An Army lieutenant colonel’s resignation letter is gaining consideration on social media after he used it to protest the COVID-19 vaccine mandate and what he described as the “Marxist takeover of the navy.”
The resignation letter by Lt. Col. Paul Douglas Hague, tweeted out by his spouse and shared with Fox News, stated he was resigning from the Army after 19 years of service and forgoing his pension primarily as a result of of the Pentagon’s necessary COVID-19 vaccination order for all U.S. navy service members.
PENTAGON ORDERS COVID-19 VACCINATIONS FOR SERVICE MEMBERS
“First, and foremost, I’m incapable of subjecting myself to the illegal, unethical, immoral and tyrannical order to take a seat nonetheless and permit a serum to be injected into my flesh in opposition to my will and higher judgment,” Hague, who’s stationed at Fort Bragg in North Carolina, wrote in the letter. “It is not possible for this so-called ‘vaccine’ to have been studied adequately to find out the long-term results.”
The Centers for Disease Control and Prevention has stated the vaccines are protected and efficient.
Hague listed a number of different causes for his resignation, together with what he views as “an ideologically Marxist takeover of the United States authorities at their higher echelons,” and “an entire lack of confidence” in the Biden administration, which he blamed for the Kabul terrorist assault final month that killed 13 U.S. service members.
“I would love nothing greater than to proceed in the Army to succeed in my 20 years of lively federal service and retire with my pension,” he wrote. “However, I as an alternative will be part of those that have served earlier than me in pledging my Life, my Fortune, and my Sacred Honor to proceed resisting the everlasting and ever-mutable kinds of oppression and tyranny – each from enemies outdoors our nation‘s borders, and people inside.”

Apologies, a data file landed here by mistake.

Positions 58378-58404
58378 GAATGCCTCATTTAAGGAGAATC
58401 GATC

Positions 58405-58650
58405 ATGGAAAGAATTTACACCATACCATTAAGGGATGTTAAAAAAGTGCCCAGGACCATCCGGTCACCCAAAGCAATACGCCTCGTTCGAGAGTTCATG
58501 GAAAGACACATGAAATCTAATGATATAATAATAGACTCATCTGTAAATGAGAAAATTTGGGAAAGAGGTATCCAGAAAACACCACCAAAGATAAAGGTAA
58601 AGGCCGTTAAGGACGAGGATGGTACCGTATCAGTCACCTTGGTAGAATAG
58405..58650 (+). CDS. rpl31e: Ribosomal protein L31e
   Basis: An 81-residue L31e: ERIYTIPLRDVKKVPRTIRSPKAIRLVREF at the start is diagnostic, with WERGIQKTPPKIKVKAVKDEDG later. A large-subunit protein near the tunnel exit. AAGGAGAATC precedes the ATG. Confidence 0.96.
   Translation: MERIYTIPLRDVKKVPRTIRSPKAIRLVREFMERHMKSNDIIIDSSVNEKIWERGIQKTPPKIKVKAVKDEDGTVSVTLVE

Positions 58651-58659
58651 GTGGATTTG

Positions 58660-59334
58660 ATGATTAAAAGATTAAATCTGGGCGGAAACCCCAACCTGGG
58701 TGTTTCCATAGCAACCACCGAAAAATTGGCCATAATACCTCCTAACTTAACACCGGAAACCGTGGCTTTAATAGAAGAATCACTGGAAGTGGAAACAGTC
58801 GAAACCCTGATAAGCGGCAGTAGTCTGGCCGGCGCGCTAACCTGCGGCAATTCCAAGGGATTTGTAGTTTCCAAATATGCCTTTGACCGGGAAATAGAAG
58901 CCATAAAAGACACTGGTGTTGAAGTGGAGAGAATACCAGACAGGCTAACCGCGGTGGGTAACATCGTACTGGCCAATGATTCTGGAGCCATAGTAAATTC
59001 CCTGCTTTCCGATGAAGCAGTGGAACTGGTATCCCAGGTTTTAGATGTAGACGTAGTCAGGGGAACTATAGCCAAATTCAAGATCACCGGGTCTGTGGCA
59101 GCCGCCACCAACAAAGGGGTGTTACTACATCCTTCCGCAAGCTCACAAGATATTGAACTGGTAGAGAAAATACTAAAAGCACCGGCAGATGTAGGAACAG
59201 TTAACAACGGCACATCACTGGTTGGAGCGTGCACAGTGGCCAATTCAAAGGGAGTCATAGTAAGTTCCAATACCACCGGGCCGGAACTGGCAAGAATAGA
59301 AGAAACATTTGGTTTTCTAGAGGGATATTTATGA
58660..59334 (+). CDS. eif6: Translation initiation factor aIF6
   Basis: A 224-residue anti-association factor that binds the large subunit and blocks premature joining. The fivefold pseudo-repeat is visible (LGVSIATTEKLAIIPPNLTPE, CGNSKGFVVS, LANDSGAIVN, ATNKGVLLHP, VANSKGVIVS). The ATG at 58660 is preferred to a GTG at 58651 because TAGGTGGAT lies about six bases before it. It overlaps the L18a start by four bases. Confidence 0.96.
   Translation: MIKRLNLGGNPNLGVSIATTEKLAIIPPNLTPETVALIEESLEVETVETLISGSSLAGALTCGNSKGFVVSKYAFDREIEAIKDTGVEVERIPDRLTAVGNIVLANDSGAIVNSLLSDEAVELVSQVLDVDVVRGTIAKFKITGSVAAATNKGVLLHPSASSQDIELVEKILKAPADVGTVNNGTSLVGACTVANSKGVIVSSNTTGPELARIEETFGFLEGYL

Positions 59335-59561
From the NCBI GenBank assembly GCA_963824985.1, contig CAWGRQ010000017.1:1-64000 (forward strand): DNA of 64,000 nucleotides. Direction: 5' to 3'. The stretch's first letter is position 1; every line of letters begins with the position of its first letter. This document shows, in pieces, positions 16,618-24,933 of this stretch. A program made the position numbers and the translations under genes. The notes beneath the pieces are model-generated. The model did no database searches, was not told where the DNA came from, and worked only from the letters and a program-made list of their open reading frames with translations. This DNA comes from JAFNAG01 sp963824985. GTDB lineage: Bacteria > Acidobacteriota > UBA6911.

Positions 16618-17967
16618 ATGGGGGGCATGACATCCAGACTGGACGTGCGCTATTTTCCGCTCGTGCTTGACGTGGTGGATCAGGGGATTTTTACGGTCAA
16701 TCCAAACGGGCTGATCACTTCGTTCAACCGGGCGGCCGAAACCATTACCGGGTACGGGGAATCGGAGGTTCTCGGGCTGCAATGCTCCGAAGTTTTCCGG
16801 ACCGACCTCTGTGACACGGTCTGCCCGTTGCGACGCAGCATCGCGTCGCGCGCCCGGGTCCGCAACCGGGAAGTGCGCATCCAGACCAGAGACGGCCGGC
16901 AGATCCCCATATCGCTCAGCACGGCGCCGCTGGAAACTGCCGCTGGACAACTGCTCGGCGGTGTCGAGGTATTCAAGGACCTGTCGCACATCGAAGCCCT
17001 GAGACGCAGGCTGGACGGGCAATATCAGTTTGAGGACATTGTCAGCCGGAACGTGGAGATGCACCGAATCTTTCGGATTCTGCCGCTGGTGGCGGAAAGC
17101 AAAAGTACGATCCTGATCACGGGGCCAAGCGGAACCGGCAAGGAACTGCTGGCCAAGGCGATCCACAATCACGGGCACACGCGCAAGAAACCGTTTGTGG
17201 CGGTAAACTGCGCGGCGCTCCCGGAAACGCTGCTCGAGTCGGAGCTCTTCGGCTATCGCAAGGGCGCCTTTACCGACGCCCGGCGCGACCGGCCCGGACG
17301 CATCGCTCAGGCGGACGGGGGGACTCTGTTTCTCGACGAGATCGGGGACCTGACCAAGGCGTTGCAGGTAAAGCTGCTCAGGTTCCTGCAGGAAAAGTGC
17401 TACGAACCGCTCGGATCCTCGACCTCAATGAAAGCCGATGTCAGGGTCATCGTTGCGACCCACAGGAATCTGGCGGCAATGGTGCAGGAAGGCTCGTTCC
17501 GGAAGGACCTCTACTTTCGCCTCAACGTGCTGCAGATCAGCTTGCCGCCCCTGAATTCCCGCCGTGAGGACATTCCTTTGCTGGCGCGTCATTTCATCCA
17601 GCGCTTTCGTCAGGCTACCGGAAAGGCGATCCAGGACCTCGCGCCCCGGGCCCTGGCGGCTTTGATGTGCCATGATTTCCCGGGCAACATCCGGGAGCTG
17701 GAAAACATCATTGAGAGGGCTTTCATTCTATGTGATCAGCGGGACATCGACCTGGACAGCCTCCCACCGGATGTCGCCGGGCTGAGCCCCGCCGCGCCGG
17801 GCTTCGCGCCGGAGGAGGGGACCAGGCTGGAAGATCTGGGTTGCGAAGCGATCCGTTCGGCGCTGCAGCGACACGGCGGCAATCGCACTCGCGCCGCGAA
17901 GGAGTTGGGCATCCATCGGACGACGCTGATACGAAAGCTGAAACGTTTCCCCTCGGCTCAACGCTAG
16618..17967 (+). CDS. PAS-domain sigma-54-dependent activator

Hague’s spouse, Katie Phipps Hague, informed Fox News her husband submitted the letter on Aug. 30 and that it has since been “despatched up his chain of command” and seems to be “going easily” thus far. She additionally sought to make clear some discrepancies in the letter that critics utilized in an effort to debunk the story.
For occasion, the letter is initially dated Aug. 23, however the Kabul assault occurred three days later. Phipps Hague stated her husband started drafting the letter on Aug. 23, revised it a number of occasions, and forgot to vary the authentic date earlier than submitting it on Aug. 30.
Phipps Hague additionally responded to skeptics on Twitter who requested why her husband didn’t protest the a number of different vaccines he needed to take with a purpose to serve in the navy.
“He didn’t resign over a vaccine,” she responded. “He stated he felt the vaccine was getting used as a political device to divide and segregate Americans. He then went on to record many different causes for his resignation – none of which have something to do with vaccines.”
Hague confirmed to Fox News that his resignation course of has begun and that he nonetheless stands by what he stated.
The Army didn’t reply to Fox News’ request for remark.
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The Pentagon introduced Aug. 23 that it’s requiring all service members to get vaccinated in opposition to the coronavirus, efficient instantly. The determination got here simply days after the Pfizer-BioNTech vaccine grew to become the first to get full regulatory approval by the Food and Drug Administration.
Military attorneys have famous an uptick in calls from service members in search of to know their rights in gentle of the mandate. On Monday, demonstrators organized by New Mexico Freedoms Alliance gathered at the Holloman Air Force Base Visitors Center to protest the mandate, the Alamogordo Daily News reported.